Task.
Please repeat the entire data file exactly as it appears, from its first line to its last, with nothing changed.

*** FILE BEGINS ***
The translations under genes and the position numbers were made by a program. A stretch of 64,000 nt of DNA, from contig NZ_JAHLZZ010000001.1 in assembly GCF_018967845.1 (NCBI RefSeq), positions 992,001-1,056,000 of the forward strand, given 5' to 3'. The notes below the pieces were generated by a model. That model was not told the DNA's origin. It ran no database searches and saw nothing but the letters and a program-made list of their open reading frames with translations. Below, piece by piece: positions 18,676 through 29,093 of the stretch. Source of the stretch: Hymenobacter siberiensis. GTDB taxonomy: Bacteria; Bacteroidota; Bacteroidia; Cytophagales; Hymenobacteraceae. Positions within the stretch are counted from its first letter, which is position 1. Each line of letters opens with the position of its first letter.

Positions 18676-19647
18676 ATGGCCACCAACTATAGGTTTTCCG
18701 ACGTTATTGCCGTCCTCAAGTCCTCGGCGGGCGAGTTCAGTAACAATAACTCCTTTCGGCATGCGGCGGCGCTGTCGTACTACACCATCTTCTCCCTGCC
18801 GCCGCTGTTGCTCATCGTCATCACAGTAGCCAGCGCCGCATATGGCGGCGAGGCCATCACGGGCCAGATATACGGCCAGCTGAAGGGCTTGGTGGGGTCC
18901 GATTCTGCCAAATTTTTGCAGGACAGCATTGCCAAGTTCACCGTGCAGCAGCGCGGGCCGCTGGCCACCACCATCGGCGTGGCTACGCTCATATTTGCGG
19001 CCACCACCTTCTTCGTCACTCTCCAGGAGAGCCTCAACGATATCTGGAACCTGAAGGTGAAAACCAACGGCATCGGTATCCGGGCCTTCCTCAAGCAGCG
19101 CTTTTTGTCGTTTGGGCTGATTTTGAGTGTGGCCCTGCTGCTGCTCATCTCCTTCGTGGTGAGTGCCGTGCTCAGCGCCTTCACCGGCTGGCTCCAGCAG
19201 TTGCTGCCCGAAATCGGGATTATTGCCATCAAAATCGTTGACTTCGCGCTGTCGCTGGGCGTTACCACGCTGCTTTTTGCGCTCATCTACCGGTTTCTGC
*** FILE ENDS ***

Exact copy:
The translations under genes and the position numbers were made by a program. A stretch of 64,000 nt of DNA, from contig NZ_JAHLZZ010000001.1 in assembly GCF_018967845.1 (NCBI RefSeq), positions 992,001-1,056,000 of the forward strand, given 5' to 3'. The notes below the pieces were generated by a model. That model was not told the DNA's origin. It ran no database searches and saw nothing but the letters and a program-made list of their open reading frames with translations. Below, piece by piece: positions 18,676 through 29,093 of the stretch. Source of the stretch: Hymenobacter siberiensis. GTDB taxonomy: Bacteria; Bacteroidota; Bacteroidia; Cytophagales; Hymenobacteraceae. Positions within the stretch are counted from its first letter, which is position 1. Each line of letters opens with the position of its first letter.

Positions 18676-19647
18676 ATGGCCACCAACTATAGGTTTTCCG
18701 ACGTTATTGCCGTCCTCAAGTCCTCGGCGGGCGAGTTCAGTAACAATAACTCCTTTCGGCATGCGGCGGCGCTGTCGTACTACACCATCTTCTCCCTGCC
18801 GCCGCTGTTGCTCATCGTCATCACAGTAGCCAGCGCCGCATATGGCGGCGAGGCCATCACGGGCCAGATATACGGCCAGCTGAAGGGCTTGGTGGGGTCC
18901 GATTCTGCCAAATTTTTGCAGGACAGCATTGCCAAGTTCACCGTGCAGCAGCGCGGGCCGCTGGCCACCACCATCGGCGTGGCTACGCTCATATTTGCGG
19001 CCACCACCTTCTTCGTCACTCTCCAGGAGAGCCTCAACGATATCTGGAACCTGAAGGTGAAAACCAACGGCATCGGTATCCGGGCCTTCCTCAAGCAGCG
19101 CTTTTTGTCGTTTGGGCTGATTTTGAGTGTGGCCCTGCTGCTGCTCATCTCCTTCGTGGTGAGTGCCGTGCTCAGCGCCTTCACCGGCTGGCTCCAGCAG
19201 TTGCTGCCCGAAATCGGGATTATTGCCATCAAAATCGTTGACTTCGCGCTGTCGCTGGGCGTTACCACGCTGCTTTTTGCGCTCATCTACCGGTTTCTGC